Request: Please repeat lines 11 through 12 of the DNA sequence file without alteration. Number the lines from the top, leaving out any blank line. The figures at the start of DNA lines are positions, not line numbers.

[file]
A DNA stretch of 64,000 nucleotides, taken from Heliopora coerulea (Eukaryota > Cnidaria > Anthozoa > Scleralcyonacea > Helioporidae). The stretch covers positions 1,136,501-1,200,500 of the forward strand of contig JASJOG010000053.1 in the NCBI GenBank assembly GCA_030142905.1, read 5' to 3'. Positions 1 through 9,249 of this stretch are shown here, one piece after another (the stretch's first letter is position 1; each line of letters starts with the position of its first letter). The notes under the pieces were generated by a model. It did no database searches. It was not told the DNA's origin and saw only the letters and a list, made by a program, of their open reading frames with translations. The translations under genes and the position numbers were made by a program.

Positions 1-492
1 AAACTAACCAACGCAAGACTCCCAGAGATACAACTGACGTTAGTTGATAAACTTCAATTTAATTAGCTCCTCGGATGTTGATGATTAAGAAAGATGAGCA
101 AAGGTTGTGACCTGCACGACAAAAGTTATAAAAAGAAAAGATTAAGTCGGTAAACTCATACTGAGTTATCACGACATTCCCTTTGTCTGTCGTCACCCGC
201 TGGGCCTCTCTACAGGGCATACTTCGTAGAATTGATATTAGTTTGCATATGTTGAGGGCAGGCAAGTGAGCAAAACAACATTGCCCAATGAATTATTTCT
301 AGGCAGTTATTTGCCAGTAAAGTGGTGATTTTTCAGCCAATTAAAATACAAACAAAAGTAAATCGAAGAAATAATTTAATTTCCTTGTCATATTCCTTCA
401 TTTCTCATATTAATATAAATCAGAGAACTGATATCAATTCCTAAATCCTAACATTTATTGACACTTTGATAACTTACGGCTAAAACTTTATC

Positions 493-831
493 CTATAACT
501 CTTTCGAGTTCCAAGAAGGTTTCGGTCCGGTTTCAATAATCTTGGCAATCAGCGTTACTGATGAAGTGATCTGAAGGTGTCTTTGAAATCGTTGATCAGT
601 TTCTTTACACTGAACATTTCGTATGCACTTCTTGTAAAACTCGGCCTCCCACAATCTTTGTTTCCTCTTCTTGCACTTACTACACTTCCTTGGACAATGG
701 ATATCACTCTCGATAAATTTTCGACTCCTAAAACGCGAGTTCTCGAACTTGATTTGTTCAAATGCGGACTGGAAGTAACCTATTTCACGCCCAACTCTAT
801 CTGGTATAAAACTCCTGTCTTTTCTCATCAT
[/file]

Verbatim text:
601 TTCTTTACACTGAACATTTCGTATGCACTTCTTGTAAAACTCGGCCTCCCACAATCTTTGTTTCCTCTTCTTGCACTTACTACACTTCCTTGGACAATGG
701 ATATCACTCTCGATAAATTTTCGACTCCTAAAACGCGAGTTCTCGAACTTGATTTGTTCAAATGCGGACTGGAAGTAACCTATTTCACGCCCAACTCTAT